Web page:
Jump to content
kenyee

Turn off Bright Green power LED when running MSP430 Launchpad on Battery?

Recommended Posts

ok...I've dug all over the place w/ Google and had no luck.

 

Is there any simple way to turn off the bright green power LED on the MSP430 Launchpad (1.5 if that matters) when it's not running off USB power?  I'm trying to power it w/ a coin cell battery to see how long it'll run, but that bright green power LED is killing battery life so a CR2032 only lasts 2hrs :-P

 

Share this post


Link to post
Share on other sites

I think if you take the VCC jumper off, it cuts off power from the emulation portion of the board (I seem to remember that this is used to measure current in the getting started labs).  Unfortunately - I believe it also cuts off power from the 3 pin power jumper - you'd have to power the board using the GND/VCC pins from the two 10 pin headers.

Share this post


Link to post
Share on other sites

I think if you take the VCC jumper off, it cuts off power from the emulation portion of the board (I seem to remember that this is used to measure current in the getting started labs).  Unfortunately - I believe it also cuts off power from the 3 pin power jumper - you'd have to power the board using the GND/VCC pins from the two 10 pin headers.

That's not the case. Just did a continuity check on my v1.5 board, with the vcc jumper off at the top. The 3 pin vcc-gnd-gnd still has continuity to the vcc and gnd connections on the 2 ten pin headers.

Share this post


Link to post
Share on other sites

What's weird is my code (programmed into the MSP430) doesn't seem to run if I pull the VCC jumper off (my code blinks the programmable green LED on startup).

CR2032 is wired into 3 pin vcc/gnd/gnd connector.  If I put the VCC jumper on, the bright green power LED lights up and the programmable green LED blinks...

Share this post


Link to post
Share on other sites

Bingo!  :-)

Specifically, the reset jumper.  I put the test jumper back in w/o problems.  Weird.

 

ok, so for battery use, connect it to the vcc/gnd/gnd (only one gnd has to be connected to the battery).

Pull off the vcc/reset jumpers in the block of jumpers in the emulation section.

 

It's now running happily off a cr2032...

Share this post


Link to post
Share on other sites

@kenyee - will you report back how long you manage to get it to last? Also, whats your application doing? Is it an on-all-the-time style Arduino/Energia application or does it sleep and wake?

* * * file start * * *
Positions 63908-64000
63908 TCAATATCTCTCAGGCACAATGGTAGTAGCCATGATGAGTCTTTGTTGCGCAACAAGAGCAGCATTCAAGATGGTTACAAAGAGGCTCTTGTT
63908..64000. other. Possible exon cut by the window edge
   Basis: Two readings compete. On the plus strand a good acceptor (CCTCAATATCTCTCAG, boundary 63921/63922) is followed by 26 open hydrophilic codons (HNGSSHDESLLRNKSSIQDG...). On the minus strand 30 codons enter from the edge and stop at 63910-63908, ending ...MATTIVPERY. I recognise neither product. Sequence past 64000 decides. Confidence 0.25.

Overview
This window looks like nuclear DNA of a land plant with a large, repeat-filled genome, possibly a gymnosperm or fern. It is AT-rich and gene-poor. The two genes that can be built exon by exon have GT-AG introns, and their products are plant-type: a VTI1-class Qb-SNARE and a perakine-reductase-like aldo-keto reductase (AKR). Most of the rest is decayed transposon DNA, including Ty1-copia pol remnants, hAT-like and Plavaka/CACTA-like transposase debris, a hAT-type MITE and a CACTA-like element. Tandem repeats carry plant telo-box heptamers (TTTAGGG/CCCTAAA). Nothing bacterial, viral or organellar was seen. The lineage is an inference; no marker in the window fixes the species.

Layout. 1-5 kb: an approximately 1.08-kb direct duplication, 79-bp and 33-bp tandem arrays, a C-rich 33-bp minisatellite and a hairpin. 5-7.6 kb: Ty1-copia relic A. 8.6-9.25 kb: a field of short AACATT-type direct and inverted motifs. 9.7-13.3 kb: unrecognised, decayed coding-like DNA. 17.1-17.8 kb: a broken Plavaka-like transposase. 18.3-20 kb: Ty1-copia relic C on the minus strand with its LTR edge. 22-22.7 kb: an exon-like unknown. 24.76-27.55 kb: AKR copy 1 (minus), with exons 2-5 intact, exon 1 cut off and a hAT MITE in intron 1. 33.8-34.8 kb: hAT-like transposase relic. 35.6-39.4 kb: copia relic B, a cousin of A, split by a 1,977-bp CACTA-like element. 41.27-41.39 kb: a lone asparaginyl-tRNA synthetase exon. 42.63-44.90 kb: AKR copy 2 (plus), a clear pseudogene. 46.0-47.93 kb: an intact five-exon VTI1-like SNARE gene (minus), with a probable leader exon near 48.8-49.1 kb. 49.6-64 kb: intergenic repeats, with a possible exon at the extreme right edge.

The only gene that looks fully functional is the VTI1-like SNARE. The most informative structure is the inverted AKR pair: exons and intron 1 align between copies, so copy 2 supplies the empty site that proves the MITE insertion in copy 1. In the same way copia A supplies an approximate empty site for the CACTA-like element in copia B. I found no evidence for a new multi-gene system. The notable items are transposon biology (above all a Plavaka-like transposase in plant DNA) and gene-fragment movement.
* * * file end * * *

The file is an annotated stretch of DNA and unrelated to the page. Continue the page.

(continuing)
The solution is a simple hardware one: remove the Vcc and reset jumpers. 

 

The LED is a USB power indicator.  Powering via the (3V3) 3-pin header on the opposite corner from the USB connector will bypass the USB power.  However, unless you remove the reset and Vcc jumpers, the battery power will be used to power the (unneeded) programming side of the LaunchPad, including the power LED.

Share this post


Link to post
Share on other sites

@kenyee - will you report back how long you manage to get it to last? Also, whats your application doing? Is it an on-all-the-time style Arduino/Energia application or does it sleep and wake?

 

It lasted roughly 1 month (I was hoping to get at least 3) and goes into deep sleep after a few minutes (blinks an LED when it's awake and that uses more power than the wake mode)-:.  It's a sleep and wake app...that's really the only way you'll be able to get decent battery life out of the MSP430.  The MSP430 uses more juice than some other microcontrollers while running at full speed, but it sleeps deeper.

Share this post


Link to post
Share on other sites

And it sleeps more shallow if needed without sacrificing all features.

I think that is one of the main reasons for TI to move so much stud away from the core, so that it might stay awake if required.

LEDs are very power hungry, alas.

Share this post


Link to post
Share on other sites

The solution is a simple hardware one: remove the Vcc and reset jumpers. 

 

The LED is a USB power indicator.  Powering via the (3V3) 3-pin header on the opposite corner from the USB connector will bypass the USB power.  However, unless you remove the reset and Vcc jumpers, the battery power will be used to power the (unneeded) programming side of the LaunchPad, including the power LED.

Wish I'd remembered this thread when I was testing the LiPo boosterpack this weekend.  Leaving on the RST jumper doesn't seem power the emulation side of the board (at least the LED doesn't turn on) - but it does keep the MCU in reset.  Voltage on the reset pin is something like ~1.4v instead of 3.6 that I get when I pull the RST jumper.  I did a check on the resistance - and the resistance is lower when the jumper is on.  I'd have to take a look at the schematic more to figure out exactly what's up.  Thought I was going crazy until I realized I had to pull the extra jumper.

Share this post


Link to post
Share on other sites

Join the conversation

You can post now and register later. If you have an account, sign in now to post with your account.

Guest
Reply to this topic...

×   Pasted as rich text.   Paste as plain text instead

  Only 75 emoji are allowed.

×   Your link has been automatically embedded.   Display as a link instead

×   Your previous content has been restored.   Clear editor

×   You cannot paste images directly. Upload or insert images from URL.


×
×
  • Create New...